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28 Sep 2009: U.S. May Remove Humpbacks
From List of Endangered Species

The U.S. National Marine Fisheries Service may remove the humpback whale from its list of endangered species, citing evidence that the species has rebounded from near extinction. Since an international ban on their whaling in 1966, populations of the north Pacific humpback have increased about 4.7 percent each year, researchers say. An estimated 18,000 to 20,000 humpbacks now exist in the north Pacific, a
Humpback
Veer
A humpback breaches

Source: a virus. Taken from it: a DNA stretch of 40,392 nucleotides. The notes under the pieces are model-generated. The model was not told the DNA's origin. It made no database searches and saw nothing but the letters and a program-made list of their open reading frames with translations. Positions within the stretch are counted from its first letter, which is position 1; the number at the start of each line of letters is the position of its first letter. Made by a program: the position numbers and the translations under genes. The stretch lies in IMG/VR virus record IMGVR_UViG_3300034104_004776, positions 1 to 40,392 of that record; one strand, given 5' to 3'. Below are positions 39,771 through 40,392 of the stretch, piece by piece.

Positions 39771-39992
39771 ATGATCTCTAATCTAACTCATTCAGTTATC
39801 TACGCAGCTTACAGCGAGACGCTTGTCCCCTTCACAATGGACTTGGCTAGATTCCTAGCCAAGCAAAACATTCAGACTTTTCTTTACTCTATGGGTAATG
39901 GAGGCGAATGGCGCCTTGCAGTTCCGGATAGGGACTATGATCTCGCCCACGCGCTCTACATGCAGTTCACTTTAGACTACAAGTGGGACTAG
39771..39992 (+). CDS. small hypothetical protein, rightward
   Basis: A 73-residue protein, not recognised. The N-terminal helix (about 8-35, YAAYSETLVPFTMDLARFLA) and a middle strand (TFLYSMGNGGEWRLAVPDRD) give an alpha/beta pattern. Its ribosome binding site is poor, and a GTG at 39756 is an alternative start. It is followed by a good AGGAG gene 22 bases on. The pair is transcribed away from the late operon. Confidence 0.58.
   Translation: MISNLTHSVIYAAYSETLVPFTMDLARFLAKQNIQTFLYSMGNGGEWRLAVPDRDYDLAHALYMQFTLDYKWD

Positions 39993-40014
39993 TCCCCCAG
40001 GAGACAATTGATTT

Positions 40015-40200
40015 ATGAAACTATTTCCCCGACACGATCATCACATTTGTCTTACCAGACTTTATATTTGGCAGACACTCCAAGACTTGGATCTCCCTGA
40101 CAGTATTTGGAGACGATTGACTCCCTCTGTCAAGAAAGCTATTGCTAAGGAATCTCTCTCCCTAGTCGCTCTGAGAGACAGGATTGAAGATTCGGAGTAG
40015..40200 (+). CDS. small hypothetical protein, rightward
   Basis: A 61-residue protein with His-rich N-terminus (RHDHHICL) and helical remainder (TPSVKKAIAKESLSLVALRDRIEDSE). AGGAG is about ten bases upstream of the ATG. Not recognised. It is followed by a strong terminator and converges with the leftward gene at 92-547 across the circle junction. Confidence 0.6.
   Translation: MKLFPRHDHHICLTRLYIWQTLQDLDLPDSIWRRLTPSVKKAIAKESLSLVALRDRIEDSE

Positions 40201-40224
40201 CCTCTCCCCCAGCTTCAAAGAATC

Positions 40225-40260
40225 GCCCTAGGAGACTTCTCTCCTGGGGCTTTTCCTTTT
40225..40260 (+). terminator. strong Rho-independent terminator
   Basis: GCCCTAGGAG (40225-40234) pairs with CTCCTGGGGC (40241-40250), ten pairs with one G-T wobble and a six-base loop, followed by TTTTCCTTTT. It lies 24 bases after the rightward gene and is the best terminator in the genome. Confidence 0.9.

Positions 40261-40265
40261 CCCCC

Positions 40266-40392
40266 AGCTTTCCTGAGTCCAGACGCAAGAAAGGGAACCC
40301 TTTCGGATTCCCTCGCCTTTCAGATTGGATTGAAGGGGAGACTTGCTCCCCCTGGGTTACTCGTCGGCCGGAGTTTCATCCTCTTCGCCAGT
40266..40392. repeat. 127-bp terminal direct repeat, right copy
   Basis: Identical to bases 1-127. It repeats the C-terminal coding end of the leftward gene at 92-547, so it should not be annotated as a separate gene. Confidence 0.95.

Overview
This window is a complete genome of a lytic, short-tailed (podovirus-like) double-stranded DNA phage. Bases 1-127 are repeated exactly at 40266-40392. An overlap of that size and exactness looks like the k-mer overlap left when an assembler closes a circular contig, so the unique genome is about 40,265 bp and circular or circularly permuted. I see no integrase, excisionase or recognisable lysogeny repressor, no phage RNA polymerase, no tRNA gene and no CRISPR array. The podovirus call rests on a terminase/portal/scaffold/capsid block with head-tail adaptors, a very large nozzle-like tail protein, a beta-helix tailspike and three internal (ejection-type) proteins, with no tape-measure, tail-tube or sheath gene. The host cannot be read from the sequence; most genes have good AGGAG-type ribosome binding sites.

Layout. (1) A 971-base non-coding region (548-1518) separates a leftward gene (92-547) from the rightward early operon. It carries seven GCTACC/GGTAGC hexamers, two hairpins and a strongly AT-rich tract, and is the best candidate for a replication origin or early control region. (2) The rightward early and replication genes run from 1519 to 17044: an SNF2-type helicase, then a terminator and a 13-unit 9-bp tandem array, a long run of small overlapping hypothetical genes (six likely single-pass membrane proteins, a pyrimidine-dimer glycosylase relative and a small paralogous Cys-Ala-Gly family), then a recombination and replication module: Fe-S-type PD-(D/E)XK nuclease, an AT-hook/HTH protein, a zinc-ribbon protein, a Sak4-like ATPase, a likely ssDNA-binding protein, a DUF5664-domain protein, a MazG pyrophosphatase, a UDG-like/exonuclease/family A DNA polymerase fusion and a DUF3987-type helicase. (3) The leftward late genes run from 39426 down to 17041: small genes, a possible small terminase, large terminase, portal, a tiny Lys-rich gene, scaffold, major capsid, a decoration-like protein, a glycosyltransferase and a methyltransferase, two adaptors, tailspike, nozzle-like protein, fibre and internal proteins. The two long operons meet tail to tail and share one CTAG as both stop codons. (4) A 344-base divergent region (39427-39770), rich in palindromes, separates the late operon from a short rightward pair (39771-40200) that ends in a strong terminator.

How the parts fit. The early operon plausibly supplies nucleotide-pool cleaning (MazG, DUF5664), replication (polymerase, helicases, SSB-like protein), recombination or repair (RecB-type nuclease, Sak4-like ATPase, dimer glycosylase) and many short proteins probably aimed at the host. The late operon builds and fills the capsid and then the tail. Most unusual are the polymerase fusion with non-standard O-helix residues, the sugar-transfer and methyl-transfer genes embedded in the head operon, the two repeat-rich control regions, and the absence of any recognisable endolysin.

sharp increase from the 1960s, when populations had dropped to about 1,400. About 60,000 humpbacks exist globally, according to the Swiss-based International Union for the Conservation of Nature. “Humpbacks by and large are an example of a species that in most places seems to be doing very well, despite our earlier efforts to exterminate them,” said Phillip Clapham, a senior whale biologist with the National Oceanic and Atmospheric Administration. The U.S. must review the status of endangered species whenever there is “significant” new information, and this is the first time the humpback’s status has been reviewed since 1999. Some groups object to lifting the endangered status of the humpback, citing climate change and ocean acidification as emerging threats to the species.


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